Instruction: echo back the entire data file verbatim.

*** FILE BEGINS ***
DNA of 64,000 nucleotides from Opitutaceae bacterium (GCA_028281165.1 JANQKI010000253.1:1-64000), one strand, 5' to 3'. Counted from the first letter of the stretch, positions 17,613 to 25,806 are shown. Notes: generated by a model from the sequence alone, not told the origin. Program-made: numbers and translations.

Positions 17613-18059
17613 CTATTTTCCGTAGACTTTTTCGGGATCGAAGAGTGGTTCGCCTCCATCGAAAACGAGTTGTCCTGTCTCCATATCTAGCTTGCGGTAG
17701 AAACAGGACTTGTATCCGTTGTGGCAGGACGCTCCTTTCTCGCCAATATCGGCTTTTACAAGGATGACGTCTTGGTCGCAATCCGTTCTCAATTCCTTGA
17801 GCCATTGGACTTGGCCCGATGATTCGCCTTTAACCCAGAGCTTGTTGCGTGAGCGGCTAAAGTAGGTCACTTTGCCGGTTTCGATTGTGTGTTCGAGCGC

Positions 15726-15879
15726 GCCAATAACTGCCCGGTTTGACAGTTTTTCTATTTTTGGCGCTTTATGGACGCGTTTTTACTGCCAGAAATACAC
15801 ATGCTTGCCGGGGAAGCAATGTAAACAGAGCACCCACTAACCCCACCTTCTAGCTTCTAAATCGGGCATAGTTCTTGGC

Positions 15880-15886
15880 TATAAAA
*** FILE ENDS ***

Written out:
DNA of 64,000 nucleotides from Opitutaceae bacterium (GCA_028281165.1 JANQKI010000253.1:1-64000), one strand, 5' to 3'. Counted from the first letter of the stretch, positions 17,613 to 25,806 are shown. Notes: generated by a model from the sequence alone, not told the origin. Program-made: numbers and translations.

Positions 17613-18059
17613 CTATTTTCCGTAGACTTTTTCGGGATCGAAGAGTGGTTCGCCTCCATCGAAAACGAGTTGTCCTGTCTCCATATCTAGCTTGCGGTAG
17701 AAACAGGACTTGTATCCGTTGTGGCAGGACGCTCCTTTCTCGCCAATATCGGCTTTTACAAGGATGACGTCTTGGTCGCAATCCGTTCTCAATTCCTTGA
17801 GCCATTGGACTTGGCCCGATGATTCGCCTTTAACCCAGAGCTTGTTGCGTGAGCGGCTAAAGTAGGTCACTTTGCCGGTTTCGATTGTGTGTTCGAGCGC

Positions 15726-15879
15726 GCCAATAACTGCCCGGTTTGACAGTTTTTCTATTTTTGGCGCTTTATGGACGCGTTTTTACTGCCAGAAATACAC
15801 ATGCTTGCCGGGGAAGCAATGTAAACAGAGCACCCACTAACCCCACCTTCTAGCTTCTAAATCGGGCATAGTTCTTGGC

Positions 15880-15886
15880 TATAAAA